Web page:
Further thoughts on online communion

I have appreciated the engaging conversations I have had with colleagues and friends about online communion since I published my last post. I have heard some strong arguments from those who want to celebrate the Lord’s Supper online. In light of those exchanges I thought I should clarify and expand a bit on what I wrote last week.

This is a complicated question without an easy answer, and I see it as a genuinely debatable topic. I have offered reasons as to why I would rather not administer communion online, but I am not saying online communion is “wrong.” That’s far too simplistic.

Much depends on one’s theology of communion. Those with a memorialist view of the Lord’s Supper have fewer hurdles to overcome than Catholics or Anglicans, for whom online communion is officially prohibited. If you are in a denomination that has prohibited online communion for theological reasons then it would be wrong to go against your doctrine and denominational authorities.  The Wesleyan-Holiness churches are in a bit of a mediating position, affirming the real presence of Christ at the table in a spiritual manner, so it is not surprising to see some diversity of opinion.  As I said in my last post, my own denomination’s doctrinal standards do not preclude the possibility of online communion, so I affirm that my fellow Free Methodist pastors have liberty to celebrate online communion.

I believe God is going to honour the sincere intentions of his servants as they navigate this strange time, so I do not doubt that God can work through online communion. I don’t see it primarily as a question of whether or not God can work through online means. Of course God can work through any means or no means at all. I would not hesitate to say that God is working through our innovative and creative uses of technology.  My question is more specific: are online means of communication are a fitting vehicle for celebrating the Lord’s Supper in particular?

A few people thought I was skeptical of the idea of online community, but I affirm that online community can be meaningful and transformative. In online teaching I have seen some people develop much stronger relationships than they might have done in a classroom. On the other hand, someone can be physically present in a community and not connect well with those around them. So online community can be genuine, though I would say in-person community remains the ideal because the body is an essential part of our humanity. The size of the community obviously makes a big difference; a house-church or small group can replicate more of their embodied community online than a large church can. I would also say that there are some aspects of the Lord’s Supper which could translate through an online medium better than others. But regardless of the size of the community, it’s not possible to have a physically gathered community, and I prefer to wait until that is possible, rather than share communion online.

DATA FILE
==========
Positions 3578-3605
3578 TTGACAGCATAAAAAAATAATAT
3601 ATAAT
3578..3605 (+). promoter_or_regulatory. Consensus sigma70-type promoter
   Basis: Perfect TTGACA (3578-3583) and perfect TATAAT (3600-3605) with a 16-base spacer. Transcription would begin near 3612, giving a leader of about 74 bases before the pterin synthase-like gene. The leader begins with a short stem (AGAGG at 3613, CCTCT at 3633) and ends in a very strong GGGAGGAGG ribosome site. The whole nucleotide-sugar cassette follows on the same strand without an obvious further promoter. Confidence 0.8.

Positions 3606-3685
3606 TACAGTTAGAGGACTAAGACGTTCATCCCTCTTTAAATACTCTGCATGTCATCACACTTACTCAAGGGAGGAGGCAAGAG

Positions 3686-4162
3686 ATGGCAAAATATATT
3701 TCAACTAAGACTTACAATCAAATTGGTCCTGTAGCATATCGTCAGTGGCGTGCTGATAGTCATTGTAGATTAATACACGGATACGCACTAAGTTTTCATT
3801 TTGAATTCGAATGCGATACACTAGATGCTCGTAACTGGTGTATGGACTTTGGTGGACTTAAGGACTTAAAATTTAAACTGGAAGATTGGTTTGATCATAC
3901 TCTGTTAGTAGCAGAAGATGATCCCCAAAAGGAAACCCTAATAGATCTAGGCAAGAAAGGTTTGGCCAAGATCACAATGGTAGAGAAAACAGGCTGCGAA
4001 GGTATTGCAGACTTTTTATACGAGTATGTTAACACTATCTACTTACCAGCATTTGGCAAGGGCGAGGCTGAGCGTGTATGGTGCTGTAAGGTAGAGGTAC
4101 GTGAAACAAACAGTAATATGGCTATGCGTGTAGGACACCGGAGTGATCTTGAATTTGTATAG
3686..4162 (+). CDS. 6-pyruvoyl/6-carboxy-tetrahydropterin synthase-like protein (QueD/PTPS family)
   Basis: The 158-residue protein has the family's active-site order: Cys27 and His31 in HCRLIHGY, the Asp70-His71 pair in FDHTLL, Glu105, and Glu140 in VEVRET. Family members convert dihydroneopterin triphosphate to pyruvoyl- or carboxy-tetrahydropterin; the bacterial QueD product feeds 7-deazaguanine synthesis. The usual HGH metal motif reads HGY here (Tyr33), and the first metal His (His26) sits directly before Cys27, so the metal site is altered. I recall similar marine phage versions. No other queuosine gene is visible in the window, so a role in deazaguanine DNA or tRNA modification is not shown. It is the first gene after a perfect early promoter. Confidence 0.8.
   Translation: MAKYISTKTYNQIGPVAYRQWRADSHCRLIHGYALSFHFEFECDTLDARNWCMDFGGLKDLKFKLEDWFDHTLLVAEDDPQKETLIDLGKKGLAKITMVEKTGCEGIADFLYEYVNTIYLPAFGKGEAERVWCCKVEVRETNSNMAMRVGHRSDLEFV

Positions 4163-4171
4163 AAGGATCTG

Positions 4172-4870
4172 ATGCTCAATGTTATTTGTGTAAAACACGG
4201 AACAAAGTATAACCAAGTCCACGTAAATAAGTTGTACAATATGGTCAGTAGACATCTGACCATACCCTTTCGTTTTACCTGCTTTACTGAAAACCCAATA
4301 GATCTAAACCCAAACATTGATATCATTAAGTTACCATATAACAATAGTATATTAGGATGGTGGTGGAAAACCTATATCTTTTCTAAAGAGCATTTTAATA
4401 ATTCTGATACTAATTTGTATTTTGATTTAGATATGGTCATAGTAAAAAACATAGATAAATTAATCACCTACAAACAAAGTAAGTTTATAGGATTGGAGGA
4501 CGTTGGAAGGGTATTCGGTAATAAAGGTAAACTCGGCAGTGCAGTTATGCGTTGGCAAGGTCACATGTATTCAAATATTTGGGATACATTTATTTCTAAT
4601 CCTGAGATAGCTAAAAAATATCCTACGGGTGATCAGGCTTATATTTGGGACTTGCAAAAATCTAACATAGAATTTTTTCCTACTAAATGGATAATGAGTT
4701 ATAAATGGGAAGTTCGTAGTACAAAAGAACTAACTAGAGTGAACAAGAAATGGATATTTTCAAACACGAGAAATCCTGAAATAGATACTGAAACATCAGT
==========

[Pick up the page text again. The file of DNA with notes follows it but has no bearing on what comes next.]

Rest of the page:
I am confident that God is at work in spite of our physical distance from one another, and it may be that God is going to renew the church in the midst of this chaotic situation. My hesitation about the Lord’s Supper online does not stem from a lack of confidence in God’s ability to work in a strange time or under unusual circumstances. Church renewal has often taken place in strange and unexpected ways! God is working and will work in myriad ways, even now.

But that’s also a reason that I feel I can refrain from the Lord’s Supper for a time: we have many other spiritual practices and disciplines at our disposal. That is one of the notes struck by Brent Peterson in the video below.  Peterson is a liturgical theologian and dean of the school of theology at Northwest Nazarene University.  He adds some other aspects to the discussion that I haven’t addressed in my posts.  I appreciated his congenial and thoughtful reflections.

Again, this is a debatable question and we are trying to answer it in the midst of an extremely challenging and unique situation. I hope my comments can be received as a friendly contribution to an ongoing conversation, rather than an attempt to tell others what they should do. Pastors: you know your context and your congregation and you know your own motivations, so you should follow your convictions and do what you feel is required, knowing that God is going to work no matter how we approach this issue.

 

Online Communion: Why I don’t want it

The coronavirus pandemic has disrupted normal church life in profound ways, and it is raising  significant pastoral and theological issues. Before COVID 19, online communion was a fringe question which very few had entertained, let alone practiced. Now that we cannot be physically present together, many churches are experimenting with various ways of celebrating the Lord’s Supper through social media.

Ryan Danker has written this clear and convincing case against communion in United Methodist tradition, based upon UMC doctrine and liturgy, identifying three key elements that must be present for the Lord’s Supper: the elements of bread and wine, the gathered community, and licensed or ordained clergy.

I largely agree with Danker, but my own Free Methodist articles and liturgies are not so clear, particularly on the importance of the gathered community, and my sense is that Canadian Free Methodist pastors tend to develop local communion rituals rather than using the liturgies supplied in our Manual. The Manual mentions the importance of ordained ministers administering, but it is not an absolute requirement, and it also discusses the Lord’s Supper as a “community event” (chapter 7, page 7) but the question of whether that community must be physically gathered is not addressed.